Vegetables
Vegetable is a culinary term which generally refers to an edible part of a plant. The definition is traditional rather than scientific and is somewhat arbitrary and subjective. All parts of herbaceous plants eaten as food by humans, whole or in part, are normally considered vegetables. Mushrooms, though belonging to the biological kingdom fungi, are also commonly considered vegetables. In general, vegetables are thought of as being savory, and not sweet, although there are many exceptions. Nuts, grains, herbs, spices and culinary fruits (see below) are normally not considered vegetables.

Since “vegetable” is not a botanical term, there is no contradiction in referring to a plant part as a fruit while also being considered a vegetable. Given this general rule of thumb, vegetables can also include leaves (lettuce), stems (asparagus), roots (carrots), flowers (broccoli), bulbs (garlic), seeds (peas and beans) and botanical fruits such as cucumbers, squash, pumpkins, and capsicums (bell peppers). Botanically, fruits are reproductive organs (ripened ovaries containing one or many seeds), while vegetables are vegetative organs which sustain the plant.

The question "is it a fruit, or is it a vegetable?" has even found its way into the United States Supreme Court, which ruled unanimously in Nix v. Hedden, 1893, that a tomato is a vegetable for the purposes of 1883 Tariff Act, although botanically, a tomato is a fruit.

The distinction between fruits and vegetables is not just semantic. In Judaism, where religious Jewish people recite a blessing before eating food, and each food group has a separate blessing, defining a food as a fruit or vegetable will affect which blessing is chosen.Commercial production of vegetables is a branch of horticulture called olericulture.

Etymology
Vegetable is also used as a literary term for any plant: vegetable matter, vegetable kingdom.It comes from Latin vegetabilis (animated) and from vegetare (enliven), which is derived from vegetus (active), in reference to the process of a plant growing. This in turn derives from the Proto-Indo-European base *weg- or *wog-, which is also the source of the English wake, meaning "not sleep". The word vegetable was first recorded in print in English in the 14th century. The meaning of "plant grown for food" was not established until the 18th century.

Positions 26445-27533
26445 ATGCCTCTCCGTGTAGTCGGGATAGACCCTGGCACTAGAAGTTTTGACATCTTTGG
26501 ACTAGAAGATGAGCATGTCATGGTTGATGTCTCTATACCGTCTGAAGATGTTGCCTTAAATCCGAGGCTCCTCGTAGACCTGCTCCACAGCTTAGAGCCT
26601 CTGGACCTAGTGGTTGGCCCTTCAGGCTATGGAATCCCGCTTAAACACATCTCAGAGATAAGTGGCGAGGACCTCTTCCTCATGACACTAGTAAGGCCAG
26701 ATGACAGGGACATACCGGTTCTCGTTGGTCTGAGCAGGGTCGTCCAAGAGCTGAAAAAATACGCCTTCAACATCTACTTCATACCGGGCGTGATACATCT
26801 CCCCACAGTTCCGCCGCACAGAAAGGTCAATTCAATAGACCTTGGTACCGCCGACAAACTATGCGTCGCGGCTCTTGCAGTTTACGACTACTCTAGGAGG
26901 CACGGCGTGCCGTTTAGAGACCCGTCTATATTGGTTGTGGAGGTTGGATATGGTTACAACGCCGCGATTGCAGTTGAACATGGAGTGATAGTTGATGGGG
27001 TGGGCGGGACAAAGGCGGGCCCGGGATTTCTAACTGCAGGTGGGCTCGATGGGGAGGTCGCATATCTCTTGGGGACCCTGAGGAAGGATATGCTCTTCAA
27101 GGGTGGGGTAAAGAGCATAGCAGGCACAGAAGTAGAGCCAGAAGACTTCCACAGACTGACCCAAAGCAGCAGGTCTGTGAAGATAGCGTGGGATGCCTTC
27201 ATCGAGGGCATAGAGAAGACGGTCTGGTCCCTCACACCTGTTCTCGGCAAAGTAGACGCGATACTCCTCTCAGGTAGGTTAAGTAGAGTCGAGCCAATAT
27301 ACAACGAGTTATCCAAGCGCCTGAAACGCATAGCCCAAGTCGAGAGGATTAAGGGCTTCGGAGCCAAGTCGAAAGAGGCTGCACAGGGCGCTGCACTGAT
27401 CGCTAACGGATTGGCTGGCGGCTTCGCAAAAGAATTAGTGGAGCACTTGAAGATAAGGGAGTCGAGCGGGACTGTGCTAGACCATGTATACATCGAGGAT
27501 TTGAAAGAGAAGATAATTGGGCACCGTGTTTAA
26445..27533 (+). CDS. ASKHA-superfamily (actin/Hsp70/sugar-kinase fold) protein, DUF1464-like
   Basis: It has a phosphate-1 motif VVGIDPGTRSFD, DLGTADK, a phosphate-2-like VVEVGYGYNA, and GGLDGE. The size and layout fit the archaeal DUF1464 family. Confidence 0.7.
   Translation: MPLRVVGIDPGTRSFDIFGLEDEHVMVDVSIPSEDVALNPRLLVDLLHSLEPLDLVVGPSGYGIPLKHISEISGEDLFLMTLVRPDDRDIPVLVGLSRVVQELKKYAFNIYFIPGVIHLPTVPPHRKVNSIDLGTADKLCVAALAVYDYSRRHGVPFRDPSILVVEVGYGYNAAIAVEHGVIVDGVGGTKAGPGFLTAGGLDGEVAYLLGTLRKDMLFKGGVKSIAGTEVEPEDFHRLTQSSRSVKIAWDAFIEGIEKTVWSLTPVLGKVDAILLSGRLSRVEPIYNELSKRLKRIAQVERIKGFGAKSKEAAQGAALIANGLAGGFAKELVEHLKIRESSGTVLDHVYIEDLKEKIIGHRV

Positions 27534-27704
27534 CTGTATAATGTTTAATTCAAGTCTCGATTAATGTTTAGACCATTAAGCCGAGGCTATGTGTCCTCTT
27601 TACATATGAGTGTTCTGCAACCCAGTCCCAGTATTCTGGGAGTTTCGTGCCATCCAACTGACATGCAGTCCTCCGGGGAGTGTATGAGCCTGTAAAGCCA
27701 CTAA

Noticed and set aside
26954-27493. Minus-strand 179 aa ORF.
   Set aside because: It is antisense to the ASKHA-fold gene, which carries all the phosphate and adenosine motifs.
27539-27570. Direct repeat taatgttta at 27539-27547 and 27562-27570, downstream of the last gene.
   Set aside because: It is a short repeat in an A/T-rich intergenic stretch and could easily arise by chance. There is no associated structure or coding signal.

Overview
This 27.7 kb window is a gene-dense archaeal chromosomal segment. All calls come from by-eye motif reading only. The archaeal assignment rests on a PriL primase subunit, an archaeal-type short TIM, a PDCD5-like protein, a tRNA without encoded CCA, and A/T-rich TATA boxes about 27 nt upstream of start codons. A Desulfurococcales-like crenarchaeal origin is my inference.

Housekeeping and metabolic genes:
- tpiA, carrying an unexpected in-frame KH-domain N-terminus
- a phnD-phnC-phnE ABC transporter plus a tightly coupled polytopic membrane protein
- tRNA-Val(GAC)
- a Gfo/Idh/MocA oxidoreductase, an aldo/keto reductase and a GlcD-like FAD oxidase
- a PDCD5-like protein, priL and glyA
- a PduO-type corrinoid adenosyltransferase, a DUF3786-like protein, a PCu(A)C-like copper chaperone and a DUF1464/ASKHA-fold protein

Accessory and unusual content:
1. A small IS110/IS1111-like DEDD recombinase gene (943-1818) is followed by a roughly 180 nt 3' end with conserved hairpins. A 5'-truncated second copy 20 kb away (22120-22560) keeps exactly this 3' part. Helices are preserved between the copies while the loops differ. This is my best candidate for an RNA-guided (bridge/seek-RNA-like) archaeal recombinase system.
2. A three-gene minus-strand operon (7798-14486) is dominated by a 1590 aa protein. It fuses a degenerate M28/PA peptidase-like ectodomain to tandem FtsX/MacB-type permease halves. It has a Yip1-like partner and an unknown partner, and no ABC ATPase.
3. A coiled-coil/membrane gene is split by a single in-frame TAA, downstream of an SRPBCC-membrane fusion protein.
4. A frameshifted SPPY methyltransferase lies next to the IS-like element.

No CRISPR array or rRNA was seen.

In the diet
Vegetables are eaten in a variety of ways as part of main meals and as snacks. The nutrient content of different types varies considerably. With the exception of pulses, vegetables provide little protein and fat.Vegetables contain water soluble vitamins like vitamin B and vitamin C, fat-soluble vitamins including vitamin A and vitamin D, and also contain carbohydrates and minerals and fiber. Among the nutrients vegetables may have include antioxidants, antibacterial, antifungal, antiviral, anticarcinogenic nutrients. Also, decaying or rotting vegetables (plant matter in general) may have reduced nutrients, but are often full of probiotic bacteria.

Color

  • The green color of leafy vegetables is due to the presence of the green pigment chlorophyll. Chlorophyll is affected by pH and changes to olive green in acid conditions, and bright green in alkaline conditions. Some of the acids are released in steam during cooking, particularly if cooked without a cover.
  • The yellow/orange colors of fruits and vegetables are due to the presence of carotenoids, which are also affected by normal cooking processes or changes in pH.
  • The red/blue coloring of some fruits and vegetables (e.g. blackberries and red cabbage) are due to anthocyanins, which are sensitive to changes in pH. When pH is neutral, the pigments are purple, when acidic, red, and when alkaline, blue. These pigments are very water soluble.

Storage
Many root and non-root vegetables that grow underground can be stored through winter in a root cellar or other similarly cool, dark and dry place to prevent mold, greening and sprouting. Care should be taken in understanding the properties and vulnerabilities of the particular roots to be stored. These vegetables can last through to early spring and be nearly as nutritious as when fresh.During storage, leafy vegetables lose moisture and vitamin C degrades rapidly. They should be stored for as short a time as possible in a cool place, in a container or plastic bag.